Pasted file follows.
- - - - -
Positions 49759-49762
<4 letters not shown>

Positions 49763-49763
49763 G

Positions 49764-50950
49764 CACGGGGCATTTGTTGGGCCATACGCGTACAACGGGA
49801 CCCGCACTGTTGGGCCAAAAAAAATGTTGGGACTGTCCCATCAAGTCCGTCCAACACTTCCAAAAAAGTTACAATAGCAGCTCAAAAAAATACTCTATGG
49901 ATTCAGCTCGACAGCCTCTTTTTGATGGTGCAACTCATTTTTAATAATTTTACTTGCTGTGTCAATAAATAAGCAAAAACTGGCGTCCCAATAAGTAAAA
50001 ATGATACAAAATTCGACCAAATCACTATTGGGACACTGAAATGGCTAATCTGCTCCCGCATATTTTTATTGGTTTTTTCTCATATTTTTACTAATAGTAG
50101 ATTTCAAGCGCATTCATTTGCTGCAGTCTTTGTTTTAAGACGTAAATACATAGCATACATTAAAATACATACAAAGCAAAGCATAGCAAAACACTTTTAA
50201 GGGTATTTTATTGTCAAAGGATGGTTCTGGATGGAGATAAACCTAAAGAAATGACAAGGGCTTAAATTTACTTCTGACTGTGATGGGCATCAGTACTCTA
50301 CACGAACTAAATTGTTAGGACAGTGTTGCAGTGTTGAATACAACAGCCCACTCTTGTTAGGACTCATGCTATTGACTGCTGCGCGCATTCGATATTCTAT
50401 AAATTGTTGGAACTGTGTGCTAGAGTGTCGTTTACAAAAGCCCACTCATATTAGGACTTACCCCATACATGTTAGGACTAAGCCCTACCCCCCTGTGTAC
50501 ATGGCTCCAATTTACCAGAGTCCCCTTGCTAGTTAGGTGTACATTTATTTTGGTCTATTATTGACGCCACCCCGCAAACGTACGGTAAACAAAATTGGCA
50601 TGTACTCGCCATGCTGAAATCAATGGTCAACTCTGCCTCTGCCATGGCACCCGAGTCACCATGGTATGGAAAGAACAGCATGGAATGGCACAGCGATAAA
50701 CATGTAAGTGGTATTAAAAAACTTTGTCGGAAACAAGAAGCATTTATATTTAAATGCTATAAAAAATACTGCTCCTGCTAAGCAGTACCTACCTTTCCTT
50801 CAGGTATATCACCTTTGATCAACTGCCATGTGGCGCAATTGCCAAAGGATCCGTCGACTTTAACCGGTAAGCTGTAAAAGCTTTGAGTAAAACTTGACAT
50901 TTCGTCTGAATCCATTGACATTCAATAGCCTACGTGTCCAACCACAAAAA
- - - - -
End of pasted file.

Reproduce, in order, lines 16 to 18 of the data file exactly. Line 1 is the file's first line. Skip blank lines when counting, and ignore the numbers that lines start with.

50701 CATGTAAGTGGTATTAAAAAACTTTGTCGGAAACAAGAAGCATTTATATTTAAATGCTATAAAAAATACTGCTCCTGCTAAGCAGTACCTACCTTTCCTT
50801 CAGGTATATCACCTTTGATCAACTGCCATGTGGCGCAATTGCCAAAGGATCCGTCGACTTTAACCGGTAAGCTGTAAAAGCTTTGAGTAAAACTTGACAT
50901 TTCGTCTGAATCCATTGACATTCAATAGCCTACGTGTCCAACCACAAAAA